Sheriff Expects More Cuts if Sales Tax Not Increased - 8 News NOW

Sheriff Expects More Cuts if Sales Tax Not Increased

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LAS VEGAS -- Keeping Las Vegas safe comes at a cost, and Metro Police officials said the department needs more money.

Despite big cuts, the police department is still facing a $46 million deficit.

Clark County Sheriff Doug Gillespie said he hopes the state legislature will step up to get more funding for Metro.

The sheriff said Metro is spending almost $500,000 on fuel a month, an example of how costly running a police department can be.

Gillespie said cuts have been made where they can and employees have given concessions, but ultimately the Nevada Legislature needs to raise the sales tax.

"We will continue to look hard in how it is we do business and how it is that we provide our service to continue to deal with this economic downturn," he said.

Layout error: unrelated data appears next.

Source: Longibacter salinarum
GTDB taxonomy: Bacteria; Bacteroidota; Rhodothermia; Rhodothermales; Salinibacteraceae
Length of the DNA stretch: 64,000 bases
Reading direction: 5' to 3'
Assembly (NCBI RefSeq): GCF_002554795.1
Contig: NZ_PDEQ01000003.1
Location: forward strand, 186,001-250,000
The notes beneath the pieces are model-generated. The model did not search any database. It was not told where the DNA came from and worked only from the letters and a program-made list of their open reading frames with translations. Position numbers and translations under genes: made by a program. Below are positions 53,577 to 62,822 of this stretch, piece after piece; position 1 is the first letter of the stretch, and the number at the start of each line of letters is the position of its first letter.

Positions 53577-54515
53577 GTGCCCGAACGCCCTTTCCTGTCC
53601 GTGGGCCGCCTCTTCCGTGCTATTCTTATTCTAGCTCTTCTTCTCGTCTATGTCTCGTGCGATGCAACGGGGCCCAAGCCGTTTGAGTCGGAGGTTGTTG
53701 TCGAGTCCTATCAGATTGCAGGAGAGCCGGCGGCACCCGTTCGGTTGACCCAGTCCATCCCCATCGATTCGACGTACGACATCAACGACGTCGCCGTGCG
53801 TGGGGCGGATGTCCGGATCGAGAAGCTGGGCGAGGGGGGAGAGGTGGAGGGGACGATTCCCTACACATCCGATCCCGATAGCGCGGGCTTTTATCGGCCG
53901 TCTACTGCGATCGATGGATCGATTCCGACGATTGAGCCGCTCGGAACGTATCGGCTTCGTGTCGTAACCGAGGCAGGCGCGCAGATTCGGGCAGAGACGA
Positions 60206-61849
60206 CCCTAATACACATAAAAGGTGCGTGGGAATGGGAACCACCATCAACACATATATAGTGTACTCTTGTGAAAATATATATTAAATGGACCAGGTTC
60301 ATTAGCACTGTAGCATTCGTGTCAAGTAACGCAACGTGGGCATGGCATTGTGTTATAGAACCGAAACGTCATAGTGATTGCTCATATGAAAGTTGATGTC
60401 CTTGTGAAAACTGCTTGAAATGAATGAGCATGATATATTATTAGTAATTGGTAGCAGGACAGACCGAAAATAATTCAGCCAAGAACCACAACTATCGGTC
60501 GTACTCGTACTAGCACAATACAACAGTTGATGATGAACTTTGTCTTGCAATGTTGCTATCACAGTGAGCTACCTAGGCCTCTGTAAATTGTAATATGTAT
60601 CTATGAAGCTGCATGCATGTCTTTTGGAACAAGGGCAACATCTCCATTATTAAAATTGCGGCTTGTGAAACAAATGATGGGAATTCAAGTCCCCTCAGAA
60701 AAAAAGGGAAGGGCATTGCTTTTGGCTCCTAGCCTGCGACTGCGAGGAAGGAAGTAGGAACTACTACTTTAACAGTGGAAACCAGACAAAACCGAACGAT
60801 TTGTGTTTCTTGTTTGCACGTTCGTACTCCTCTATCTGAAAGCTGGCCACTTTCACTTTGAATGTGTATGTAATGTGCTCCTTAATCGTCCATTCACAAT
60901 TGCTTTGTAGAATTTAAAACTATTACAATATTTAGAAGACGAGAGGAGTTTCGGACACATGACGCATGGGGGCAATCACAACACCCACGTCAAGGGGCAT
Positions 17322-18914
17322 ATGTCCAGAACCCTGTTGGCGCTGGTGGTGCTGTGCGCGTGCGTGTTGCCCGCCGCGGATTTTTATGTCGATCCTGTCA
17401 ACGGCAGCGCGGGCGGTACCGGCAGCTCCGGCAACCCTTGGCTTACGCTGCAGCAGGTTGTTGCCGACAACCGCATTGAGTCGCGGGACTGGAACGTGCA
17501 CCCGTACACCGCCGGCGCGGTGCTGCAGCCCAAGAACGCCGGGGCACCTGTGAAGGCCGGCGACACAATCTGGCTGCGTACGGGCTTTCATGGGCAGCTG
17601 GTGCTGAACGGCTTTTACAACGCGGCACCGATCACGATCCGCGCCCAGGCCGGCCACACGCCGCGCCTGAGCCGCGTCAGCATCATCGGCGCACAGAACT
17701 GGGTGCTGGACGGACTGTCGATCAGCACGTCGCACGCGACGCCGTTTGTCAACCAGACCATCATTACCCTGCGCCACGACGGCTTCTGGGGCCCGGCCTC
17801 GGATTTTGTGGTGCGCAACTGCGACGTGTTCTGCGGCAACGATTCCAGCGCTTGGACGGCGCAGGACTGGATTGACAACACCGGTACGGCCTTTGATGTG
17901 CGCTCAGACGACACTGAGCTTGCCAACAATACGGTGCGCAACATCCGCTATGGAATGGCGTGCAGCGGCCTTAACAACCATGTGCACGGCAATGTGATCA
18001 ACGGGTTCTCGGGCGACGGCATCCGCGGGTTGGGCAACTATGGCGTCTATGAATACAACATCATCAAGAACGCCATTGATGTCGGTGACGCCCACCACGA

Gillespie and his staff have crunched the numbers and shared it Wednesday before the Las Vegas City Council.

Since the recession began in Dec. 2007, the police department has cut overtime by 25 percent and travel by 82 percent. More than 1,100 positions have also been cut.

Despite the cuts, Metro has lost $57 million in property tax revenue and are short $35 million from expected city and county contributions. Together, Gillespie said his department has a shortfall of $92 million.

Property owners in Las Vegas are taxpayers and help fund the police department.

Gillespie said the department needs more funding to continue providing the level of service the public expects.

Metro Police and the City of Las Vegas are urging the legislature to approve the second half of the half-cent sales tax increase – a quarter cent -- voters backed in 2004.

If not, the fallout could mean fewer officers working the streets of Las Vegas and layoffs at the City of Las Vegas if the city has to pull funding from other departments to pay for officers.

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